We have the resources to pay for an expensive squad, we have the turnover of a global club. We're structured in a way that we pay our young players more than other top clubs pay their young players, and hence, we don't pay our top players as much. This is the reason we lose our more experienced players year in, year out (Adebayor this year, Flamini and Hleb last year, Henry the year before that).

“It has become ridiculous. You sit here, you are in the last four in Europe, and every day, you feel you have killed someone. It is unbelievable. If you do not take a distance with it, you think, what kind of world do we live in?"

Well, we live in a world where Arsenal are a big European club that cannot challenge for the Premier League, that pays its young players too much and its older players too little, that will not recruit experienced players to top up the squad, that doesn't practice defensive setups, that fields disinterested, unmotivated players...

In shot, we live in a world where the Arsenal frustrates the hell out of us.

The worrying thing is that Arsene Wenger comes off as a guy who still likes to bury his head in the sand and believe that his way is the only way of doing things. And if he keeps on with this track in the transfer season, we'll be back where we started from next season, with a friable defense and a overly thin squad. And the tragedy is that it doesn't have to be like this at all. Just a couple of signings in the right places, and maybe recruit Keown as a defensive coach, and we'll be right as rain.

Friday, May 15, 2009

Bye, Bye Adebayor

"If I feel that a player should go or could go, why not sell him to one of the other top four?"

- Arsene Wenger, about Adebayor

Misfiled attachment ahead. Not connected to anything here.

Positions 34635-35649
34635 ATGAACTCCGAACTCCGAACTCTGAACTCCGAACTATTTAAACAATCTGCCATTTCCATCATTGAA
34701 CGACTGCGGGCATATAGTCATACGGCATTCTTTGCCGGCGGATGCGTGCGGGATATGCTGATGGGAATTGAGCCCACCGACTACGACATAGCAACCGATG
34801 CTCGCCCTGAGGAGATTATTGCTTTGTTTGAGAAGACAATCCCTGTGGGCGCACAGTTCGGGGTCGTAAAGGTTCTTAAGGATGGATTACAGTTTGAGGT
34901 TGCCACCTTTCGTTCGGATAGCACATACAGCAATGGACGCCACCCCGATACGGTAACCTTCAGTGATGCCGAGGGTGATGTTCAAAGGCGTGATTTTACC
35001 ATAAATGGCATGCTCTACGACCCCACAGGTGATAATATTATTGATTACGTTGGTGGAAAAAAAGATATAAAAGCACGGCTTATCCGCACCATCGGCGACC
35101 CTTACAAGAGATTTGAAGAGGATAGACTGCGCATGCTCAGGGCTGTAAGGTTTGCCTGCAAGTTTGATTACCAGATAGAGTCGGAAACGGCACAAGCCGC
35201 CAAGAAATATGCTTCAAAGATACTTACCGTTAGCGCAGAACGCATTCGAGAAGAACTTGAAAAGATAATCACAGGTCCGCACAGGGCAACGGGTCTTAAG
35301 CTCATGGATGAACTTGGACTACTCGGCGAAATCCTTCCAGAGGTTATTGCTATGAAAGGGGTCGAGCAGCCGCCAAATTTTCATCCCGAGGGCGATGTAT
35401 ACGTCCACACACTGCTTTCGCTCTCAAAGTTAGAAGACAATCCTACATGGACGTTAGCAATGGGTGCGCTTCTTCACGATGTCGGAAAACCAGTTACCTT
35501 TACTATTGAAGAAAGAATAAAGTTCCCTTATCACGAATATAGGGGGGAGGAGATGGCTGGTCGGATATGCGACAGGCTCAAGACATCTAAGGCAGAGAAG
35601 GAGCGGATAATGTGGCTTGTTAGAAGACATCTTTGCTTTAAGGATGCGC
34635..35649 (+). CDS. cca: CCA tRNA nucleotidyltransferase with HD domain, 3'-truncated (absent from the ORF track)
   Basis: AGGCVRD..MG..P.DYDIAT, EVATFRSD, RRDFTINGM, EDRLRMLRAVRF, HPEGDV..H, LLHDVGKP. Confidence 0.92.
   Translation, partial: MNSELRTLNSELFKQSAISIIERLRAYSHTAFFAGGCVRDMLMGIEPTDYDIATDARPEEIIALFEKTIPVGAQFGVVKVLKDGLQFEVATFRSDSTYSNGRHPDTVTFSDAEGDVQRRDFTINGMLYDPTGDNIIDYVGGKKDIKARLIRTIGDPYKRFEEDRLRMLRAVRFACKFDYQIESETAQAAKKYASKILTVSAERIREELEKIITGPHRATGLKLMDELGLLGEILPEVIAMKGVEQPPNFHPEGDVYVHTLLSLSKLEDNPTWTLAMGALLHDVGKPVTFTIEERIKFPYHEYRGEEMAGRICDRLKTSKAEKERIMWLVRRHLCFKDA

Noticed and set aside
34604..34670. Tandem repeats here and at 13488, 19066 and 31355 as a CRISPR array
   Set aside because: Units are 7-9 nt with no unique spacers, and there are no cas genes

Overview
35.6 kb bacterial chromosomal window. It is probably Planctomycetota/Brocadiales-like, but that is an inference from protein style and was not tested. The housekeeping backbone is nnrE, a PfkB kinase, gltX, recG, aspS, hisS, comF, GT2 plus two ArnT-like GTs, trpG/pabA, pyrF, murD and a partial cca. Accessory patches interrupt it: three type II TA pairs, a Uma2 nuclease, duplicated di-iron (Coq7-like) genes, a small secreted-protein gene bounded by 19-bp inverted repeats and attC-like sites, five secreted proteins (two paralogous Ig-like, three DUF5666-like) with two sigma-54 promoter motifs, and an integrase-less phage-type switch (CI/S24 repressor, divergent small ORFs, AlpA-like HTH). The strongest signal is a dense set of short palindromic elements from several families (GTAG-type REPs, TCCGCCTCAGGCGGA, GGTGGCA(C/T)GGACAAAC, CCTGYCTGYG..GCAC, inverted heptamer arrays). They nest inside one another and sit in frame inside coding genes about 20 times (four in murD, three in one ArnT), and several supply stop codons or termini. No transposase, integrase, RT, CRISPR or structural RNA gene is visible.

There's a poll at the Guardian over whether we should sell Adebayor to Chelsea. 

It's feasible. Carlo Ancelotti, the man likely to the appointed the new Chelsea manger, fancies Adebayor and would like to work with him. Drogba's likely to leave at the end of the season. And if Chelsea are going to stick with a lone striker, they'll need to replace Drogba with someone with similar physical characteristics. There aren't many players who can play that role at the highest level. And Adebayor's one of the ones who can. 

Adebayor doesn't work as a lone striker at the Arsenal. He's offside way too often. He doesn't impose himself on games anymore. He doesn't work for his team anymore. Instead, he drifts off to the left and tries to be Thierry Henry. He scores the odd great goal, and then fluffs easy chances. But I imagine he'll improves dramatically under a tactically astute manager like Ancelotti

If someone tells Adebayor where to be, when to run, and to work like a packhorse in the mountains, then he will do so. Rio Ferdinand said he was the hardest striker to play against in the Premier League. Adebayor's fast, strong, tall, and has a penchant for the spectacular. He has a lot of gifts that are currently being wasted. Wenger's indulging him at the Arsenal, and if he was playing under someone who wouldn't tolerate nonsense, he'll probably thrive. 

So I think Adebayor to Chelsea would be a good move for Adebayor. It'll be a good move for Chelsea. But more importantly, I think it'll be a good move for the Arsenal. It'll give us £25 million pounds and the chance to buy David Villa. Or Sammy Eto'o. Or Karim Benzema. Or ANYONE who isn't offside 5 or 6 times a frigging match...

Wednesday, May 13, 2009

A Wenger Retrospective

"Life is an endless struggle full of frustrations and challenges, but eventually you find a hair stylist you like."

- Author Unknown

This is Wenger in 1996, when he first started at the Arsenal.

This is Wenger in 1998, celebrating the league and cup double.

This is Wenger in 2004, after winning the league with probably the best team ever.

And this is him now, with the weight of the world on his shoulders...

Wenger's been with us for 13 years. It's a very long time. He inherited a prosaic, ugly football side and turned it into the most beautiful thing ever seen on a football field. He's won two doubles. He's gone unbeaten in a season. He's unearthed players like Henry and Vieira and *cough cough* Ashley Cole. And through it all, one thing's remained constant - his haircut.